While he was playing in the theatre orchestra, Dvorak was privately composing, and in 1871 he left the orchestra to concentrate on his composition. He scraped a living by giving piano lessons, and was very poor for the next 7 years.
In 1874 he married Anna Cermakova and also became a church organist, no doubt to augment his income.
One of his best friends was Johannes Brahms. It was Brahms who, in 1877, wrote a letter to his publisher Simrock in Berlin warmly recommending Dvorak’s music and including, as an example, 10 duets for soprano and piano. Simrock accepted them and commissioned some (the) Slavonic Dances for piano duet, along with the version for orchestra. These received an enthusiastic review in the Berlin Nationalzeitung which brought about an assault on sheet-music shops. Slavonic Dances sold out in days.The unknown Czech composer suddenly became known and performed in concert halls world-wide. He ceased to be a church organist.
Despite his international success, Dvorak felt his music was never really accepted in the German-speaking world. Simrock, for instance, offered him 3,000 marks for his 7th symphony, whereas Brahms would be offered 10,000 marks for a similar work. But he was immensely successful abroad, particularly in England. He received commissions from the Philharmonic Society and the Birmingham and Leeds festivals. He also made friends with Henry and Alfred Littleton who were the owners of the publishers Novello. They offered much better terms than Simrock. Dvorak’s dealings with Simrock suddenly took a turn for the better.
Dvorak was certainly no longer poor. In later life he returned to the country, bought himself a property 30 miles from Prague, and also a summer retreat in the forest where he could ‘enjoy the beauties of God’s nature’.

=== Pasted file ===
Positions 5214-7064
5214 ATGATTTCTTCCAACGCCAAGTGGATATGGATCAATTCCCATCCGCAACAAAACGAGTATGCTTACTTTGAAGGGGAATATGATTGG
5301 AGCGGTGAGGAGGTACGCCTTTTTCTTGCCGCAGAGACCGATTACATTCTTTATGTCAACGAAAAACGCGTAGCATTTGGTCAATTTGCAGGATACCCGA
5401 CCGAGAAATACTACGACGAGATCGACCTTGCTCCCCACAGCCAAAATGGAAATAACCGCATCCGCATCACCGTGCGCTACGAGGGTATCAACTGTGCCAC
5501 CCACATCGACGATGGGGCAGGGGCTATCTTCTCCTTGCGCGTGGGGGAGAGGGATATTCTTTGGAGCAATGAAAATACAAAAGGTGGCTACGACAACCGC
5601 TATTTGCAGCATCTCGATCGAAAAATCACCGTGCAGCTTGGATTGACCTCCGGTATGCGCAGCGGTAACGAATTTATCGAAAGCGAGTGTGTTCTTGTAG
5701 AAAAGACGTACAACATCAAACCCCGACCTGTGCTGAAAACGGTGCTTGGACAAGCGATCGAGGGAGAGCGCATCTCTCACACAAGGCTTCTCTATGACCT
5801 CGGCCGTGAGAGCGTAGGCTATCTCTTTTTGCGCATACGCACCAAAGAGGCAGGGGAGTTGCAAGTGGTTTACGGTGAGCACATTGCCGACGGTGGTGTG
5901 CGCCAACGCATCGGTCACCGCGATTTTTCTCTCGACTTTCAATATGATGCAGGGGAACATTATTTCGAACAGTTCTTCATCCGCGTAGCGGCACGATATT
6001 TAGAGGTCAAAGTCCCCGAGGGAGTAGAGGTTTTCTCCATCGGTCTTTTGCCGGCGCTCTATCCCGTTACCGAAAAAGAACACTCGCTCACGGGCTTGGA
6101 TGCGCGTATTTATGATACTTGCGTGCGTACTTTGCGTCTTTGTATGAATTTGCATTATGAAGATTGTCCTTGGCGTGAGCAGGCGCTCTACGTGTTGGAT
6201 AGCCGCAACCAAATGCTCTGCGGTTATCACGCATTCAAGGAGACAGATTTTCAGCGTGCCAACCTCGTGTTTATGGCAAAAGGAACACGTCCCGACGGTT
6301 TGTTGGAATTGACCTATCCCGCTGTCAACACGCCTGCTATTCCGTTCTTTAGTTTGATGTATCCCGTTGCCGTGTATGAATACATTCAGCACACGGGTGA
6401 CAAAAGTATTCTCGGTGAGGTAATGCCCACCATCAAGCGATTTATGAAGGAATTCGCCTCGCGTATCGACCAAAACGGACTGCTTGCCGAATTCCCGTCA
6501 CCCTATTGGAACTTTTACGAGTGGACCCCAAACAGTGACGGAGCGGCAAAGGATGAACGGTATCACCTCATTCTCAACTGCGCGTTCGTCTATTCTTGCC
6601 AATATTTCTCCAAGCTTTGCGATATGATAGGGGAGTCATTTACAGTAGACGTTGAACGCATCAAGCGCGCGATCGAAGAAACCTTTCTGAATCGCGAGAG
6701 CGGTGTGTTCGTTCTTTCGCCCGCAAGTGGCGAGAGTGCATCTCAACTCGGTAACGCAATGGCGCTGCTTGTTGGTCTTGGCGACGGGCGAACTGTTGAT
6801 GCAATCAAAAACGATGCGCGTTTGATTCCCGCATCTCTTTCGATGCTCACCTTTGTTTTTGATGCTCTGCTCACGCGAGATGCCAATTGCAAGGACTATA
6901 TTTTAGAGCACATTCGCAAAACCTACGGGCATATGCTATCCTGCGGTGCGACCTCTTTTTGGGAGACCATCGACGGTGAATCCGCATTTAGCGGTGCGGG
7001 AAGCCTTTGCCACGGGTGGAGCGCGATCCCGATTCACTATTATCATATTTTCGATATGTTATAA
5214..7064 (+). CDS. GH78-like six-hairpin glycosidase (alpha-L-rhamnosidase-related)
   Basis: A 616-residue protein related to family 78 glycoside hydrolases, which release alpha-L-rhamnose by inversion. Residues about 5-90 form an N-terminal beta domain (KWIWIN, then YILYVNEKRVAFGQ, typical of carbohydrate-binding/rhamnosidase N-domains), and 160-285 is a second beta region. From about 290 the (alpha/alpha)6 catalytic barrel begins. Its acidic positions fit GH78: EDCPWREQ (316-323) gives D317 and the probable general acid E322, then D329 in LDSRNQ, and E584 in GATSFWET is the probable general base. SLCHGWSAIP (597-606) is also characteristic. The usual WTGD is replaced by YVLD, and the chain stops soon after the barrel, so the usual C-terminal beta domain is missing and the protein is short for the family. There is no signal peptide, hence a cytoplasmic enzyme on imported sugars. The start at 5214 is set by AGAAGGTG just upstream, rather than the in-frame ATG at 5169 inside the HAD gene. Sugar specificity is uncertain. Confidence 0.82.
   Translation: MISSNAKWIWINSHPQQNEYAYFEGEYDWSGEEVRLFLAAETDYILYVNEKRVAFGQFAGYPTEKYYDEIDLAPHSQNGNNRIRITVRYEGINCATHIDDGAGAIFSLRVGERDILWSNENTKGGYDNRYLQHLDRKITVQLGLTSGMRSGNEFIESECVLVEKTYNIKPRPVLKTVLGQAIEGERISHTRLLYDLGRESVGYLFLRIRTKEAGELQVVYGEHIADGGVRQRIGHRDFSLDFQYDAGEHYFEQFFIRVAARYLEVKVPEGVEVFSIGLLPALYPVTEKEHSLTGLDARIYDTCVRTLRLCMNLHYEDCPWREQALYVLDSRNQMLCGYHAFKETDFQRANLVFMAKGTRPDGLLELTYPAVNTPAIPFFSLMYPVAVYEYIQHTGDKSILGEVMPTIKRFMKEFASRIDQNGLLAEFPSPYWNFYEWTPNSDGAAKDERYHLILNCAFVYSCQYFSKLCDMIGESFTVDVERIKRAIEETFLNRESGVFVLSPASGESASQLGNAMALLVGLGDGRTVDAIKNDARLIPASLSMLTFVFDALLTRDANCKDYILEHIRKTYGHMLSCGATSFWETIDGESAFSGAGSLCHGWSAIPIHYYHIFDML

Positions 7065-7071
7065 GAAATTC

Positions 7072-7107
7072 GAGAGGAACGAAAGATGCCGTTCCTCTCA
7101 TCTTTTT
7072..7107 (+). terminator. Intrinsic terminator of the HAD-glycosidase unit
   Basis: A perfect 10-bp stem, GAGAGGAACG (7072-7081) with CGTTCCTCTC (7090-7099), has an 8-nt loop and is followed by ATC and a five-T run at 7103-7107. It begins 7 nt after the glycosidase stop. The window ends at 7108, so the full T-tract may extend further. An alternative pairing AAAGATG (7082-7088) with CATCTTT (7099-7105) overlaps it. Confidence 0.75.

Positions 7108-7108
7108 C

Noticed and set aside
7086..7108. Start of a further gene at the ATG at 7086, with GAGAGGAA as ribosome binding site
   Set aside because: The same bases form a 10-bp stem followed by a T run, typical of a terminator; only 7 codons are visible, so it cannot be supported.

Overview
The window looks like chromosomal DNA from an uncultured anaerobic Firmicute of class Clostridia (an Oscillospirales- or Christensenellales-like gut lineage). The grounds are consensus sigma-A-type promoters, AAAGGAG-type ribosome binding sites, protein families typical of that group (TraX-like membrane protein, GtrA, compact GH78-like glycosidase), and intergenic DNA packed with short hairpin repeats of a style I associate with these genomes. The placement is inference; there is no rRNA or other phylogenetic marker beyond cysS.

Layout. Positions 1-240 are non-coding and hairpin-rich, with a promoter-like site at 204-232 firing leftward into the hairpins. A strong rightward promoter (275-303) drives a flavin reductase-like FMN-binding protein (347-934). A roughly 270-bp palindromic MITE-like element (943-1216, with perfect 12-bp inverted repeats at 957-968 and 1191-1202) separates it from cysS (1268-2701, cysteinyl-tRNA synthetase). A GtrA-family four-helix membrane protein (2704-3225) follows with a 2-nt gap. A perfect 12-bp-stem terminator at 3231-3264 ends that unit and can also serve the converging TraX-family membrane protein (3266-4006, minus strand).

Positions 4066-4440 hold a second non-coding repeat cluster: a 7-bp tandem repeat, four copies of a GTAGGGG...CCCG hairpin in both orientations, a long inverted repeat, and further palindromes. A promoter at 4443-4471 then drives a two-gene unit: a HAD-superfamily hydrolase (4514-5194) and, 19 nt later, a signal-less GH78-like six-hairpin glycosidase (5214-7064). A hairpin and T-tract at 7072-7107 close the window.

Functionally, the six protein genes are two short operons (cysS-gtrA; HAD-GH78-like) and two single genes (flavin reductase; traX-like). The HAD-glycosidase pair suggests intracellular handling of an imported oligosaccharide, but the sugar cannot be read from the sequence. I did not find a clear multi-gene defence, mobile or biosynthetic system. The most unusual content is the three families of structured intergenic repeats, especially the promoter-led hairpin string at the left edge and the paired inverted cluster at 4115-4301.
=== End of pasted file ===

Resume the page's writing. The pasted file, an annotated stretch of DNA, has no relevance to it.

Like Dvorak, he was of humble origins. He studied first in Prague, and then in Vienna. Having completed his studies, he worked in Vienna as a brick-layer for a fellow Czech, František Šebek. When Šebek retired, he left Hlávka his considerable building business.
Hlávka was responsible for several major projects including the Vienna State Opera and a maternity hospital in Prague. He became a man of considerable means, and a major patron of the Arts. His substantial financial support enabled the foundation of The Czech Academy of Science and the Arts.
He married twice, but both his wives died young, leaving him no heirs. So when he died he left his entire fortune to the educational and cultural charities he had established.
His importance and generosity was such that 2008, the 100th anniversary of his death, was declared as a UNESCO World Cultural Anniversary.
The Mass in D is unique among Dvorak’s religious works in that it was not composed for concert performance.
This somewhat intimate piece was composed in 1887 for Josef Hlávka who had built himself a private chapel. He commissioned it for the consecration of this chapel.
The original version was accompanied by the organ. At this time Dvorak was much involved in English musical life, and in 1892 his English publisher, Novello, asked him to orchestrate it. On this occasion we shall be performing the Mass in its original form.